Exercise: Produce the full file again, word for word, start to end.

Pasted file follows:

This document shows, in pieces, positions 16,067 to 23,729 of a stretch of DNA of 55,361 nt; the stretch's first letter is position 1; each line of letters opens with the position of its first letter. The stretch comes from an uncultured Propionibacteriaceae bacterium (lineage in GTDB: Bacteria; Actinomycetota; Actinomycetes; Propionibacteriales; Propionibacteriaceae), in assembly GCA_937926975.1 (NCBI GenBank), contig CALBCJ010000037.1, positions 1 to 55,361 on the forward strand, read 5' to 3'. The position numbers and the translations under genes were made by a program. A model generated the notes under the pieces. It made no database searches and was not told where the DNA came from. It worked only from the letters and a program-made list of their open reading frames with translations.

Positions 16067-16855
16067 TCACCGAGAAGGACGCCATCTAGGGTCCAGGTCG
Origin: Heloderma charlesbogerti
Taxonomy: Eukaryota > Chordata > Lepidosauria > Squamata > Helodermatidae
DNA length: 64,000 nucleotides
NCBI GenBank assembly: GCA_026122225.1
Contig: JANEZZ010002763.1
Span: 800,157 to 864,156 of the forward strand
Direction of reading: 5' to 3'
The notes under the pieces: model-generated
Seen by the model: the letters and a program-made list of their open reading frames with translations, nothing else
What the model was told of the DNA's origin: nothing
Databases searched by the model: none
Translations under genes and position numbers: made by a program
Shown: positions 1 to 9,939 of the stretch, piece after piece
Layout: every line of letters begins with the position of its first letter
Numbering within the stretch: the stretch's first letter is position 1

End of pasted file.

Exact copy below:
This document shows, in pieces, positions 16,067 to 23,729 of a stretch of DNA of 55,361 nt; the stretch's first letter is position 1; each line of letters opens with the position of its first letter. The stretch comes from an uncultured Propionibacteriaceae bacterium (lineage in GTDB: Bacteria; Actinomycetota; Actinomycetes; Propionibacteriales; Propionibacteriaceae), in assembly GCA_937926975.1 (NCBI GenBank), contig CALBCJ010000037.1, positions 1 to 55,361 on the forward strand, read 5' to 3'. The position numbers and the translations under genes were made by a program. A model generated the notes under the pieces. It made no database searches and was not told where the DNA came from. It worked only from the letters and a program-made list of their open reading frames with translations.

Positions 16067-16855
16067 TCACCGAGAAGGACGCCATCTAGGGTCCAGGTCG
Origin: Heloderma charlesbogerti
Taxonomy: Eukaryota > Chordata > Lepidosauria > Squamata > Helodermatidae
DNA length: 64,000 nucleotides
NCBI GenBank assembly: GCA_026122225.1
Contig: JANEZZ010002763.1
Span: 800,157 to 864,156 of the forward strand
Direction of reading: 5' to 3'
The notes under the pieces: model-generated
Seen by the model: the letters and a program-made list of their open reading frames with translations, nothing else
What the model was told of the DNA's origin: nothing
Databases searched by the model: none
Translations under genes and position numbers: made by a program
Shown: positions 1 to 9,939 of the stretch, piece after piece
Layout: every line of letters begins with the position of its first letter
Numbering within the stretch: the stretch's first letter is position 1